by Cynthia M. Johnson, MA
Cervical cryosurgery is the use of extreme cold to freeze areas of the cervix. The cervix is the lower part of the uterus (womb). It is located at the top of the vagina.
Reasons for Procedure
This procedure is done to destroy and remove abnormal or precancerous cells from the cervix.
Problems are rare, but all procedures have some risk. The doctor will go over some problems that could happen, such as:
Things that may raise the risk of problems are:
What to Expect
Prior to Procedure
The care team may meet with you to talk about:
Description of Procedure
A device called a speculum is inserted into the vagina to hold it open. The cryosurgery probe is inserted into the vagina. Nitrous oxide makes the tip very cold. The tip is touched to abnormal areas on the cervix. It is held there for a few minutes. The tip is removed. This allows the tissue to return to its normal temperature over the course of 3 to 5 minutes. This freezing and thawing cycle may be repeated for each abnormal area on the cervix. The probe and speculum will be removed.
How Long Will It Take?
10 to 20 minutes
Will It Hurt?
Cramping and burning are common after the procedure. Some women may also feel lightheaded or flushed. Medicine and home care help.
At the Care Center
After the procedure, the staff will have you lie down for at least 10 minutes.
The abnormal tissue will shed and flow out of the body in a watery discharge. This will take 4 to 6 weeks. Tampons and sex will need to be avoided.
Call Your Doctor
Call the doctor if you are not getting better or you have:
If you think you have an emergency, call for medical help right away.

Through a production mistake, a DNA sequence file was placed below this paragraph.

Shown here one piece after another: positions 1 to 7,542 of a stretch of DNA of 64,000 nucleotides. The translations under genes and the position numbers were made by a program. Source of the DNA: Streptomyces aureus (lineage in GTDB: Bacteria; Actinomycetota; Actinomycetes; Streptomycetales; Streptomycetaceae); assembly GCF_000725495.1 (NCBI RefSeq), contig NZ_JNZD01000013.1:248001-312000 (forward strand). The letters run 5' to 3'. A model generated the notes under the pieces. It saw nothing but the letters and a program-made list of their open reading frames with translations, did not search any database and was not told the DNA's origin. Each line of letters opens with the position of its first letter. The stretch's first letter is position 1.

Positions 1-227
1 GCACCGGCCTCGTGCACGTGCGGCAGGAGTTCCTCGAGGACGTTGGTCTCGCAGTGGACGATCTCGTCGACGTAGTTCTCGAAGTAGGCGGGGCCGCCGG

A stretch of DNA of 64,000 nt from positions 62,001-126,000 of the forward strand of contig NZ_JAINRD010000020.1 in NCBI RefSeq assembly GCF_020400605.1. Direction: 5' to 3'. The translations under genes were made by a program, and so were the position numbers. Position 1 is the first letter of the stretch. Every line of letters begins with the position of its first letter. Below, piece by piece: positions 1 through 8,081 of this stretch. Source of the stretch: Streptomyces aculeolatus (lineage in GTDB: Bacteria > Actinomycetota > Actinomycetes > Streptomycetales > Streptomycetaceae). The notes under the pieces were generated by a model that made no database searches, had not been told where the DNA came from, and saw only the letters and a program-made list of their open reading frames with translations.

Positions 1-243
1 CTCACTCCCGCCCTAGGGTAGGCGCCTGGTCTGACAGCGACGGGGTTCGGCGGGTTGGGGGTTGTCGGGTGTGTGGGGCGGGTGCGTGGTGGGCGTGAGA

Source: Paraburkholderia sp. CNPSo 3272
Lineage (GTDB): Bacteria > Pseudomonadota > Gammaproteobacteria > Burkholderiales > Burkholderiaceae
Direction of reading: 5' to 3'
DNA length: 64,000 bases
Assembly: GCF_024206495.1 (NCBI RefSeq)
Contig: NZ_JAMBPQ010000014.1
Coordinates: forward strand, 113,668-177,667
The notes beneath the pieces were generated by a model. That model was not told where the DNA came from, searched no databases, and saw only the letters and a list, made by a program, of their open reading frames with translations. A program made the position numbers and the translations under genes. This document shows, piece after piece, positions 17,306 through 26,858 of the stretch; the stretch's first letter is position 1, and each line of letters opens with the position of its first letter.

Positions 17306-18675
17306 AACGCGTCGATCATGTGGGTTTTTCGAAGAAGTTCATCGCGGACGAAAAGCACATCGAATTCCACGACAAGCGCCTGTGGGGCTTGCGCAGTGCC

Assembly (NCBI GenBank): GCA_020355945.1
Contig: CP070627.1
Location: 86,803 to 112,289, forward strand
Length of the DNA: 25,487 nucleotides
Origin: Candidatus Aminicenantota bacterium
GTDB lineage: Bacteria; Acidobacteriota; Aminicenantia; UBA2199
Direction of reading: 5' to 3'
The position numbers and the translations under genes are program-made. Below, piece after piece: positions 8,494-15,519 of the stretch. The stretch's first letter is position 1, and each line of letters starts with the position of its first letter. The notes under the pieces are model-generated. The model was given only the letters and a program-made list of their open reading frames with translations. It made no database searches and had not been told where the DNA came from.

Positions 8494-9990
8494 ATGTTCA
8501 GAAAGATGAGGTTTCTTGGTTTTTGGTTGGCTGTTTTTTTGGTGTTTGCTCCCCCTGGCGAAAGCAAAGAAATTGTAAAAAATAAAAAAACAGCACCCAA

National Cancer Institute
Women's Health—US Department of Health and Human Services
The Society of Obstetricians and Gynaecologists of Canada
Women's Health Matters
Cryosurgery of the cervix. Cleveland Clinic website. Available at: https://my.clevelandclinic.org/health/treatments/9120-cryosurgery-of-the-cervix. Accessed August 25, 2021.
Management of cervical intraepithelial neoplasia (CIN) and adenocarcinoma in situ. EBSCO DynaMed website. Available at: https://www.dynamed.com/management/management-of-cervical-intraepithelial-neoplasia-cin-and-adenocarcinoma-in-situ-ais. Accessed August 25, 2021.
Last reviewed July 2021 by EBSCO Medical Review BoardBeverly Siegal, MD, FACOG
Last Updated: 8/25/2021
EBSCO Information Services is fully accredited by URAC. URAC is an independent, nonprofit health care accrediting organization dedicated to promoting health care quality through accreditation, certification and commendation.
This content is reviewed regularly and is updated when new and relevant evidence is made available. This information is neither intended nor implied to be a substitute for professional medical advice. Always seek the advice of your physician or other qualified health provider prior to starting any new treatment or with questions regarding a medical condition.
To send comments or feedback to our Editorial Team regarding the content please email us at firstname.lastname@example.org. Our Health Library Support team will respond to your email request within 2 business days.